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An excerpt from www.HouseOfNames.com archives copyright 2000 - 2016


The Puddextre family name is a legacy Britain's Norman past. It comes from the Old French "poing destre," meaning "right fist;" and as such is thought to have originally been some kind of nickname.

Puddextre Early Origins



The surname Puddextre was first found in on the Island of Jersey where the earliest record of the names was of Geoffrey and Raoul Poingdestre as land owners in Jersey in 1250. Looking back further, the Pipe Rolls of the Exchequer of Normandy for the Reign of Henry ll, 1180 and 1184 list Ricardus Poingdestre, in the Bayeux District of the Bessin in Normandy (Lower Normandy) in 1180 and in 1195. Another reference confirms this entry but has modernized the spelling to Richard Poindestre and confirmed the year 1180. [1]CITATION[CLOSE]
The Norman People and Their Existing Descendants in the British Dominions and the United States Of America. Baltimore: Genealogical Publishing, 1975. Print. (ISBN 0-8063-0636-X)

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Puddextre Spelling Variations


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Puddextre Spelling Variations



Anglo-Norman names tend to be marked by an enormous number of spelling variations. This is largely due to the fact that Old and Middle English lacked any spelling rules when Norman French was introduced in the 11th century. The languages of the English courts at that time were French and Latin. These various languages mixed quite freely in the evolving social milieu. The final element of this mix is that medieval scribes spelled words according to their sounds rather than any definite rules, so a name was often spelled in as many different ways as the number of documents it appeared in. The name was spelled Poindexter, Poingdester, Poingdestre, Puddister and many more.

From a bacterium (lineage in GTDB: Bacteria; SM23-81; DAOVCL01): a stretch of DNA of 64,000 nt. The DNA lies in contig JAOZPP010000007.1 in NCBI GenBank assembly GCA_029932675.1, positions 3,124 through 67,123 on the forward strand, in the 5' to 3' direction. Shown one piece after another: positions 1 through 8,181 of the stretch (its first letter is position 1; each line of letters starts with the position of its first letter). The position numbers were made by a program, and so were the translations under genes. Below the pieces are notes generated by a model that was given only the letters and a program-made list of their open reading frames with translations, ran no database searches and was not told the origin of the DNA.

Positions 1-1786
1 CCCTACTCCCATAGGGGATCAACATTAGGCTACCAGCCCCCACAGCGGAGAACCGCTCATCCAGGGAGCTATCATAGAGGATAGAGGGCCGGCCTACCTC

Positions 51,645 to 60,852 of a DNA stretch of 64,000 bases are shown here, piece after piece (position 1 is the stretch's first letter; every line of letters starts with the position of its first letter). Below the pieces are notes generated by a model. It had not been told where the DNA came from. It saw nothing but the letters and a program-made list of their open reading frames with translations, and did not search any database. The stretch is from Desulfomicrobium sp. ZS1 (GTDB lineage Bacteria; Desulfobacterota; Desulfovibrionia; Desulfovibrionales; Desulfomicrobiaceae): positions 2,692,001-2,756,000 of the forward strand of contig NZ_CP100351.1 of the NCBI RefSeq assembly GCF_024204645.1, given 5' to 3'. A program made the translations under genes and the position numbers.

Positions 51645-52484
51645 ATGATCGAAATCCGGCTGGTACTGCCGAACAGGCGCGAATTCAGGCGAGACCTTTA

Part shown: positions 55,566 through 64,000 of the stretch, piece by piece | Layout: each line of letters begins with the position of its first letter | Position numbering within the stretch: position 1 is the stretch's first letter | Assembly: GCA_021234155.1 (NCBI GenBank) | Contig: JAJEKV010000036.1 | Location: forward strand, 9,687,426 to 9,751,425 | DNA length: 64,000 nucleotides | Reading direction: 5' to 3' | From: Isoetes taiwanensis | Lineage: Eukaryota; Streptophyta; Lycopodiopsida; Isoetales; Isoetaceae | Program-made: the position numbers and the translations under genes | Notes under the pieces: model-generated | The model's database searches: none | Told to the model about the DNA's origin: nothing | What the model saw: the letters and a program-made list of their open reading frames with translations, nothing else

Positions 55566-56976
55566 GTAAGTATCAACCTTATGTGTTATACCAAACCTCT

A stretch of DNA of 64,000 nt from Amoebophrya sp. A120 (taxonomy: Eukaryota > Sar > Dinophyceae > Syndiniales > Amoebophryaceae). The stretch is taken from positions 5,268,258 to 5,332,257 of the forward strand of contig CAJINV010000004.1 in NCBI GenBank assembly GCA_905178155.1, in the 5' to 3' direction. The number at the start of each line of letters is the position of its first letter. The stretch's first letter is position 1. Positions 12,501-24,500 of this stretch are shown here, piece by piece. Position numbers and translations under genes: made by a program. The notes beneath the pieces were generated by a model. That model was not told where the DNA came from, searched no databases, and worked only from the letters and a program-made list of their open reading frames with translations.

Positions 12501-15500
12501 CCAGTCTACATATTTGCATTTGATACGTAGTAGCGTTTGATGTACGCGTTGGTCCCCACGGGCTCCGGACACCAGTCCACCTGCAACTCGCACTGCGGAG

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Puddextre Early History


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Puddextre Early History



This web page shows only a small excerpt of our Puddextre research. Another 87 words (6 lines of text) covering the years 1609 and 1691 are included under the topic Early Puddextre History in all our PDF Extended History products and printed products wherever possible.

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Puddextre Early Notables (pre 1700)


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Puddextre Early Notables (pre 1700)



Another 32 words (2 lines of text) are included under the topic Early Puddextre Notables in all our PDF Extended History products and printed products wherever possible.

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The Great Migration


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The Great Migration



Because of the political and religious discontent in England, families began to migrate abroad in enormous numbers. Faced with persecution and starvation at home, the open frontiers and generally less oppressive social environment of the New World seemed tantalizing indeed to many English people. The trip was difficult, and not all made it unscathed, but many of those who did get to Canada and the United States made important contributions to the young nations in which they settled. Some of the first North American settlers with Puddextre name or one of its variants: George Poindexter, progenitor of a distinguished American family, originally of the Island of Jersey, who settled in Virginia in 1650; Jacob Poindexter, who came to Salem, MA sometime between 1600 and 1692.